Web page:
The Woodrow Wilson Center Press

What People are Saying

“Both the framework Deriglazova provides and the data analysis she offers can help scholars to crystallize what they think is missing from the current research of asymmetric relations and offer several potential hypotheses to test. Likewise, students in upper-division undergraduate seminars or graduate courses will find this a useful work to grapple with some of the many outstanding questions we have about asymmetric conflict.”—Michael A. Allen, International Studies Review

Great Powers, Small Wars is a well-researched, quantitative book that attempts to identify basic characteristics and variables between great powers and adversaries of lesser power to determine why the stronger power is defeated in war.”—Ken Miller, Military Review

“It should be on the shelf of every scholar of military or political science, because it provides not only a useful analytical tool, but also a solid theoretical foundation to its use.”—Peter A. Kiss, War in History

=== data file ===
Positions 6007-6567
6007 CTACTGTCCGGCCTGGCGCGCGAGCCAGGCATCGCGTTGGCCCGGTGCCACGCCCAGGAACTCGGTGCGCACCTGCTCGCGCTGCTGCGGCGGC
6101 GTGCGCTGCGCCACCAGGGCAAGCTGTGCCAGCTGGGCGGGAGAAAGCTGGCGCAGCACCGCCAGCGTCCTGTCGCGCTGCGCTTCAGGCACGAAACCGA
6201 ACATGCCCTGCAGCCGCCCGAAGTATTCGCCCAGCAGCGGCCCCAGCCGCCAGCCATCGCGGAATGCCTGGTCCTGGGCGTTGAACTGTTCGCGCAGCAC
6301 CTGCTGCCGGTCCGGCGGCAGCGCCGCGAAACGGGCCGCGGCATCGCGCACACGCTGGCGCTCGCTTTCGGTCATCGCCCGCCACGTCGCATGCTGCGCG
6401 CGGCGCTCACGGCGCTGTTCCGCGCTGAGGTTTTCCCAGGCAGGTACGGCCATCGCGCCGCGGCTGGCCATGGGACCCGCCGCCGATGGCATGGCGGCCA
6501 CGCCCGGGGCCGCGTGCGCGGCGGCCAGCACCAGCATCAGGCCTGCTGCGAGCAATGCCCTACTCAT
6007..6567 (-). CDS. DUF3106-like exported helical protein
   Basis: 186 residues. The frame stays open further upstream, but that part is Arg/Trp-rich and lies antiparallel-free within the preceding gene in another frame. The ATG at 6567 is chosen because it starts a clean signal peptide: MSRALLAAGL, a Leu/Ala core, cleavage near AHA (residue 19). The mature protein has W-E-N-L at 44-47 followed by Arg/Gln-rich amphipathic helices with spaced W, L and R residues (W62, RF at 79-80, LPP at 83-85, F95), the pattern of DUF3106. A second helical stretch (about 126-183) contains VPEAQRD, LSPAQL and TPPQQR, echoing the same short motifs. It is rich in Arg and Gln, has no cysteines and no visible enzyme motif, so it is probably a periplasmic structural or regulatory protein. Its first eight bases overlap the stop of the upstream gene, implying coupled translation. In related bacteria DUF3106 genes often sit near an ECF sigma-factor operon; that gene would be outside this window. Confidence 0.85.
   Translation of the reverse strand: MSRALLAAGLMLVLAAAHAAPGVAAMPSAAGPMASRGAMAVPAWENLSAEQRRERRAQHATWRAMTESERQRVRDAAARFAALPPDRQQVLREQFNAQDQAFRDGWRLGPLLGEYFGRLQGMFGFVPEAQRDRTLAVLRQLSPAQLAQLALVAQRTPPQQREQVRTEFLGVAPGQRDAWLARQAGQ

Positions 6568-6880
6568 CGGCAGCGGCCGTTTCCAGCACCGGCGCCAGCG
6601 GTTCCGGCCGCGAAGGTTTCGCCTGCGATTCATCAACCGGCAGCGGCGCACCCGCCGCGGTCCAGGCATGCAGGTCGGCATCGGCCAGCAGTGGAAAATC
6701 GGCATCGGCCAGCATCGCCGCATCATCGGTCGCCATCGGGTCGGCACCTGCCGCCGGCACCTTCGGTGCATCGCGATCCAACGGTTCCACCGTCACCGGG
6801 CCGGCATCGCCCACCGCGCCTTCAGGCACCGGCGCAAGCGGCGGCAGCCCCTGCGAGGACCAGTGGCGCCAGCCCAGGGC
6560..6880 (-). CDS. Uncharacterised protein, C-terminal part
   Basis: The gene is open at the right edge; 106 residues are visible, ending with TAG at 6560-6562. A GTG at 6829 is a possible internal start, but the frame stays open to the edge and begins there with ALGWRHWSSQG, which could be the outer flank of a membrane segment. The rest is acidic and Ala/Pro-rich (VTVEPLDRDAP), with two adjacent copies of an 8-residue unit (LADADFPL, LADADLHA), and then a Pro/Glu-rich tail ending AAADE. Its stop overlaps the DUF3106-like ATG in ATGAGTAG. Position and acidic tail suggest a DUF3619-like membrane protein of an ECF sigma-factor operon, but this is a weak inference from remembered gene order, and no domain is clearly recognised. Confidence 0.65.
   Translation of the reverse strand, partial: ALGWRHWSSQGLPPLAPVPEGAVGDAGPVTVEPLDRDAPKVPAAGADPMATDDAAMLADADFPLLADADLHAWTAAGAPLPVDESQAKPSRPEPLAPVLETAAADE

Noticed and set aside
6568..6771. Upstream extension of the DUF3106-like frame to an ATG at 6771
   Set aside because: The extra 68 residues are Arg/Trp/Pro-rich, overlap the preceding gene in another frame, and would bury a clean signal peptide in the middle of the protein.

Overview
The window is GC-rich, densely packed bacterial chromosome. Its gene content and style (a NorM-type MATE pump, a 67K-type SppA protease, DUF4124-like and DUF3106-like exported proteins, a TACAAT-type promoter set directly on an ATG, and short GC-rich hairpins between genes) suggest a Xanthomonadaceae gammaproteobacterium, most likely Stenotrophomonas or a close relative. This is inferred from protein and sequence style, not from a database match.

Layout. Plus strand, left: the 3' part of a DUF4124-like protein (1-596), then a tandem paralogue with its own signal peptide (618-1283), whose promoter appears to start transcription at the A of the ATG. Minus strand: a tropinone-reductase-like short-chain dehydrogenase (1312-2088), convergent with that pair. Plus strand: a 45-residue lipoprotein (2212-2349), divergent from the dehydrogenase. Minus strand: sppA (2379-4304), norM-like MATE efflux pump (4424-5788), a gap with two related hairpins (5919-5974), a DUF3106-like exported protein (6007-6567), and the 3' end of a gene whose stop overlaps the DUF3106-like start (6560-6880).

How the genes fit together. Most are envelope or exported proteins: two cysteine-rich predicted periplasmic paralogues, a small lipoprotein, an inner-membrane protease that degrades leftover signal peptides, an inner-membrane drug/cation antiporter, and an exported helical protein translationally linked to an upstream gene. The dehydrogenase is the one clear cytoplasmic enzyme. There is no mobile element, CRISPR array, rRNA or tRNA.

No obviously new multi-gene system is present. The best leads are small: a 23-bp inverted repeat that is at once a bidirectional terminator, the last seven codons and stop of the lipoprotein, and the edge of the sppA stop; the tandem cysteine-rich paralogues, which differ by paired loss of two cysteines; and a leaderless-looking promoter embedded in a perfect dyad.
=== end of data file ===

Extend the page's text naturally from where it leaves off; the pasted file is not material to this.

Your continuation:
“It places the effort to understand the phenomenon of asymmetrical conflict on a sounder foundation and should be accessible to the larger community of experts interested in the issue.”—R. Craig Nation, US Army War College

“There are good traditional histories and there are major quantitatively oriented data bases that feed theory construction, but no study has effectively combined the two. In this respect, the author has written a pioneering work.”—Bruce W. Menning, Command and General Staff College

Chapter List

Preface: Asymmetric Conflicts—An Equation with Many Unknowns


1. Origin and Development of the Asymmetric Conflict Concept

2. Identifying the Asymmetry Factor in Armed Conflicts

3. The Dissolution of the British Empire and Asymmetric Conflicts in Dependencies

4. The US War in Iraq, 2003–2011

Conclusion: Analyzing Asymmetric Conflicts Using the Model

Appendix: List of Armed Conflicts from the COSIMO Database Used in the Study


About Woodrow Wilson Center Press

Woodrow Wilson Center Press publishes books by fellows, other resident scholars, and staff written in substantial part at the Wilson Center.